Muscle IQ Education
Muscle IQ Physical Therapy - Education
What is Fascia? What is Muscle Inhibition? Watch the videos below and learn the latest information and hear what the experts are saying about low back pain, the best treatment methods for pain, and what might be the best exercises for low back pain.
Fascia is a Sensory Organ
Dr. Robert Schleip is one of the top researchers of Fascia in the world. In this video he discusses the sensory function of the fascia in our bodies. With hundreds of thousands of nerve endings in Fascia we now view Fascia as a sensory organ that gives us our inner body awareness.
The Fascial Distortion Model
The fascial distortion model (FDM) allows practitioners to interpret a patient’s pain complaints and provide directed manual treatment to correct the fascial distortions. Physical Therapist Matt Booth and Osteopathic Physician Todd Capistrant describe this medication-sparing treatment modality and discuss some advantages for both patients and practitioners.
What Does Living Fascia Look Like?
Dr. Jean-Claude Guimberteau has changed the way we look at fascia with his unique videos under the skin. He has said, "The world lying beneath the skin remains to be discovered... a world of colors, changing structures, a world constantly adapting, whose ultimate goal is to provide flexibility, allow movement and maintain equilibrium..."
Research on Fascia
Review of a research article about fascia. "In our opinion, knowing and understanding this complex system of fascial layers is essential for the clinician and other health practitioners in finding the best treatment strategy for the patient.
Keywords: fascia, osteopathic, low back pain, neck pain."
Johns Hopkins on Fascia
Fascia is a thin casing of connective tissue that surrounds and holds every organ, blood vessel, bone, nerve fiber and muscle in place. The tissue does more than provide internal structure; fascia has nerves that make it almost as sensitive as skin. When stressed, it tightens up.
Although fascia looks like one sheet of tissue, it’s actually made up of multiple layers with liquid in between called hyaluronan. (Johns Hopkins)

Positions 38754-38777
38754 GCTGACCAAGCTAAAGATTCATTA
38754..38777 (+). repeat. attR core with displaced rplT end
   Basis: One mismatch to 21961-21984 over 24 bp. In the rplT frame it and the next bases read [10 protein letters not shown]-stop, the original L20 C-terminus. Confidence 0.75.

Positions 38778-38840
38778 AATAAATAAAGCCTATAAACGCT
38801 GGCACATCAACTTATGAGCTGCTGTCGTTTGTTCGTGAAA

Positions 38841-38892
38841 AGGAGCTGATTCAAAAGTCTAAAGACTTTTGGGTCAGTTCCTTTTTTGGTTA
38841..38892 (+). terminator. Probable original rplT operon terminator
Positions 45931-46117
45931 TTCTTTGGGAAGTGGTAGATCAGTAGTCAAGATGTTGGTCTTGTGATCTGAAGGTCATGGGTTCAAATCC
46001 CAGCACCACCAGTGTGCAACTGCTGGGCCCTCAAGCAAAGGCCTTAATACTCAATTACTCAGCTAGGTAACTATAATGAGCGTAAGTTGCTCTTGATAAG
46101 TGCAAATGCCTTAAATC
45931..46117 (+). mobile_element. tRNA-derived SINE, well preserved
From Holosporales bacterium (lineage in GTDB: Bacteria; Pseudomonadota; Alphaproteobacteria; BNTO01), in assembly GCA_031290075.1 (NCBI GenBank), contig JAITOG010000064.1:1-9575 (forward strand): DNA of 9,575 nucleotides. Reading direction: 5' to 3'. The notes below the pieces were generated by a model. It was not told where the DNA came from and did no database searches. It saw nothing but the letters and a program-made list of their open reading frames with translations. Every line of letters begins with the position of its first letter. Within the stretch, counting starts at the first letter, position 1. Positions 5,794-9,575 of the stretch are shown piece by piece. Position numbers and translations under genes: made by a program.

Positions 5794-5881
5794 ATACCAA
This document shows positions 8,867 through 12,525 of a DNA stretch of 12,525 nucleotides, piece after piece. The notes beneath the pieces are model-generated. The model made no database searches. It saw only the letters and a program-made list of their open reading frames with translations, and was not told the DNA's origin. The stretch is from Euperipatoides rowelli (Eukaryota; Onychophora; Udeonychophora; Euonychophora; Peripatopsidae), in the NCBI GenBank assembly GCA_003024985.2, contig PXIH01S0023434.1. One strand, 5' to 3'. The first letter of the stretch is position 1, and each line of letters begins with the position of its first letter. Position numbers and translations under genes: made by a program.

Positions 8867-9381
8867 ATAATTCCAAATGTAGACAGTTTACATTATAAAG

Muscle Inhibition: Aches, Pains, Injury.
At Muscle IQ Physical Therapy we always look for muscle weakness. The weakness may not be caused by a lack of exercise but because of decrease in nerve communication, or muscle inhibition. To have any hope of restoring normal strength the muscle inhibition must be addressed first.
How Does Fascia Work?
At Muscle IQ Physical Therapy we treat every patient differently based on their unique presentation. The more you know about fascia the more effective your treatments can be. Fascia is like a sensory organ. It gives you your inner body awareness. Pain, stiffness, and weakness can all be produced by your fascia.
How Strong is Fascia?
Fascia is strong. It gives the body "Tensegrity". New research is changing what know about the treatment of low back pain, and pain anywhere, and it involves the fascia. Treatment of pain must include treatment of fascia.
Fascia Research Congress 2018
Carla Stecco discovered a new type of cell called a fasciacyte, which is vital to the gliding of fascia in the body. The treatment of pain conditions is now centering on the treatment of fascia. It is found to be key in low back pain, frozen shoulder, heel pain, and neck pain.
Afferent Input Muscle Testing
Muscle inhibition is a leading cause of muscle weakness in people suffering from pain. Through muscle testing we can identify where the cause of pain originates. We need to restore muscle strength to restore health. Eliminate weakness and you eliminate pain and prolong life. These are ideas we can discuss with your Pain Management Physician or your Orthopedic Surgeon before your next appointment.
Fascia as Internal Sensor
Lecture presentation from Dr. Robert Schleip via live videostreaming within the conference on 'An Integrative Approach or medically Unexplainable Physical Symptoms (MUPS)' of the Dutch Osteopathic Association (NVU) on Sept. 17-18, 2016.
Robert Schleip has done a lot of scientific research to help us understand the role that our fascia tissues play in the health of our body. In this video he explains why we now believe that fascia is a sensory organ that gives us our inner body awareness.